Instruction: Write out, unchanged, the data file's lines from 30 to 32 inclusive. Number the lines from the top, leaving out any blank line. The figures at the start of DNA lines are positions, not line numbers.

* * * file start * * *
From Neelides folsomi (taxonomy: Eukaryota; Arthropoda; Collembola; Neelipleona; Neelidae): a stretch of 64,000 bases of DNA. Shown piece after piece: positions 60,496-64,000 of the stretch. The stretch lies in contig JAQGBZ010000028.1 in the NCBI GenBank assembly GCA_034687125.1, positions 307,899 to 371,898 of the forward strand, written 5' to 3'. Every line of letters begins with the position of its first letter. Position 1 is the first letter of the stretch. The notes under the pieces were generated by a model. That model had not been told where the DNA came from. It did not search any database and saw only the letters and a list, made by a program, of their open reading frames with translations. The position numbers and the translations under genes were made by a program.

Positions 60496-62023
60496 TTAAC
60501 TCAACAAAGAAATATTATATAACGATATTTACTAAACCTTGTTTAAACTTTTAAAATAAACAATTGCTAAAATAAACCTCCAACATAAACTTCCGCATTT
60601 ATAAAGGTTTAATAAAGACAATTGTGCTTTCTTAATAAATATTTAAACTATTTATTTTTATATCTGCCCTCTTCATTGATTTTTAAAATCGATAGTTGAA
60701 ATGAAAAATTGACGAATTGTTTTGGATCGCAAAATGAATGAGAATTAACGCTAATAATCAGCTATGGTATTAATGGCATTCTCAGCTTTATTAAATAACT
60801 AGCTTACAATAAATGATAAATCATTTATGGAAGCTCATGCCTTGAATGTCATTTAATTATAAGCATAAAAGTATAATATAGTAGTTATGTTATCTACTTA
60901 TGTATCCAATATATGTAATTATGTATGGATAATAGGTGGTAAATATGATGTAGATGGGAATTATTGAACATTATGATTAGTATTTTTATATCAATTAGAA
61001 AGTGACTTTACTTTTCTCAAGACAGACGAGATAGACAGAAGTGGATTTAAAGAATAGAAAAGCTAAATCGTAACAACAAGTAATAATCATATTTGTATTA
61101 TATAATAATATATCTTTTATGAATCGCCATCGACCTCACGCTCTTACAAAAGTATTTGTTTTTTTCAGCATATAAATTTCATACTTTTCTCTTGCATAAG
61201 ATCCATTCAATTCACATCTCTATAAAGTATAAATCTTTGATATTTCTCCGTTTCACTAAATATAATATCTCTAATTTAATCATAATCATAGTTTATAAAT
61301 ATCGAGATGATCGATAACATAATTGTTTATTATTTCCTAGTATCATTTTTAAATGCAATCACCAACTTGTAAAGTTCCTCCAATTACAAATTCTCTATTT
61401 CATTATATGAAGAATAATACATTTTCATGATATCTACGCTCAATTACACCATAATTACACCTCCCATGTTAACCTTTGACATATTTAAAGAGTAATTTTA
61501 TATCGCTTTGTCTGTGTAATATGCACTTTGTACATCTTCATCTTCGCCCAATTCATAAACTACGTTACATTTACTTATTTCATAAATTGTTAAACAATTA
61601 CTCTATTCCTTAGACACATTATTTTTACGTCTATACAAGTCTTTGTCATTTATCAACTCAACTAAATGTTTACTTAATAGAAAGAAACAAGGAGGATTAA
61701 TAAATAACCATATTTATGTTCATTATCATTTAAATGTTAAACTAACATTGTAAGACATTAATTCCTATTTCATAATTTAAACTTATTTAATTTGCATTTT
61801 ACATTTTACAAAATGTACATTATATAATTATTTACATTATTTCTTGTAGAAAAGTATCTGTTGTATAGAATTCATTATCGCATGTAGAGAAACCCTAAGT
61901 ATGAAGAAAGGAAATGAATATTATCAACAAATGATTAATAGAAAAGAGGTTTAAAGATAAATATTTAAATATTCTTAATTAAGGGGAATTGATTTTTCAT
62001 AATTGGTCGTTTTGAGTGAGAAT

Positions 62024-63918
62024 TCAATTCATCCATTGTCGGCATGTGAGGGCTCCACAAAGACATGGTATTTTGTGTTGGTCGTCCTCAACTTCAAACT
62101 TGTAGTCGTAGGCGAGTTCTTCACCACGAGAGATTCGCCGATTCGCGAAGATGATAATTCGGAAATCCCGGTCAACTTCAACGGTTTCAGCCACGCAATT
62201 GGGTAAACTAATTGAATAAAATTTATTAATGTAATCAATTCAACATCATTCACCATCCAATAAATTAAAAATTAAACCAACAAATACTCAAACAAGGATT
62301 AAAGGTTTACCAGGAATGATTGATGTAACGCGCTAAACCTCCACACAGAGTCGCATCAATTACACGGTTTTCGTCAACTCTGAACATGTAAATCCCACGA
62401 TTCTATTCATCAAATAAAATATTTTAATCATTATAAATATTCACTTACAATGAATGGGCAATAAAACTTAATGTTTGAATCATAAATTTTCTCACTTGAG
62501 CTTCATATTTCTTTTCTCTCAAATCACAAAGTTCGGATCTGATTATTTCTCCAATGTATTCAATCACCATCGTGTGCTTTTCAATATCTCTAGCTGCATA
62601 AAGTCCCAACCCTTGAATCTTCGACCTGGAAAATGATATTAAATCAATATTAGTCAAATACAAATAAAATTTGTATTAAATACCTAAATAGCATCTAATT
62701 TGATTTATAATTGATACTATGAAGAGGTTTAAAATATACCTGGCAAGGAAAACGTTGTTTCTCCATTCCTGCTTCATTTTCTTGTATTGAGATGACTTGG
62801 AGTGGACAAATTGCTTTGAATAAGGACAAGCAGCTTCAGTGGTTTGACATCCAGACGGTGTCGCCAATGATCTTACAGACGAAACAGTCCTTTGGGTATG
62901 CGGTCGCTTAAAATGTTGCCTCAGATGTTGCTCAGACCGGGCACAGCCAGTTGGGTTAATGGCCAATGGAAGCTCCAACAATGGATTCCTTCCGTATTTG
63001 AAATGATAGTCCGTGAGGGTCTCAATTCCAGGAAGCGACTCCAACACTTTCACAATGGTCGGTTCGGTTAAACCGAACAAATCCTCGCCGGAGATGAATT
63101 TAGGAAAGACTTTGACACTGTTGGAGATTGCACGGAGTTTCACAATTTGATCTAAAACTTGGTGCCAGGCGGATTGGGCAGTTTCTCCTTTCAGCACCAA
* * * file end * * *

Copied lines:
62901 CGGTCGCTTAAAATGTTGCCTCAGATGTTGCTCAGACCGGGCACAGCCAGTTGGGTTAATGGCCAATGGAAGCTCCAACAATGGATTCCTTCCGTATTTG
63001 AAATGATAGTCCGTGAGGGTCTCAATTCCAGGAAGCGACTCCAACACTTTCACAATGGTCGGTTCGGTTAAACCGAACAAATCCTCGCCGGAGATGAATT
63101 TAGGAAAGACTTTGACACTGTTGGAGATTGCACGGAGTTTCACAATTTGATCTAAAACTTGGTGCCAGGCGGATTGGGCAGTTTCTCCTTTCAGCACCAA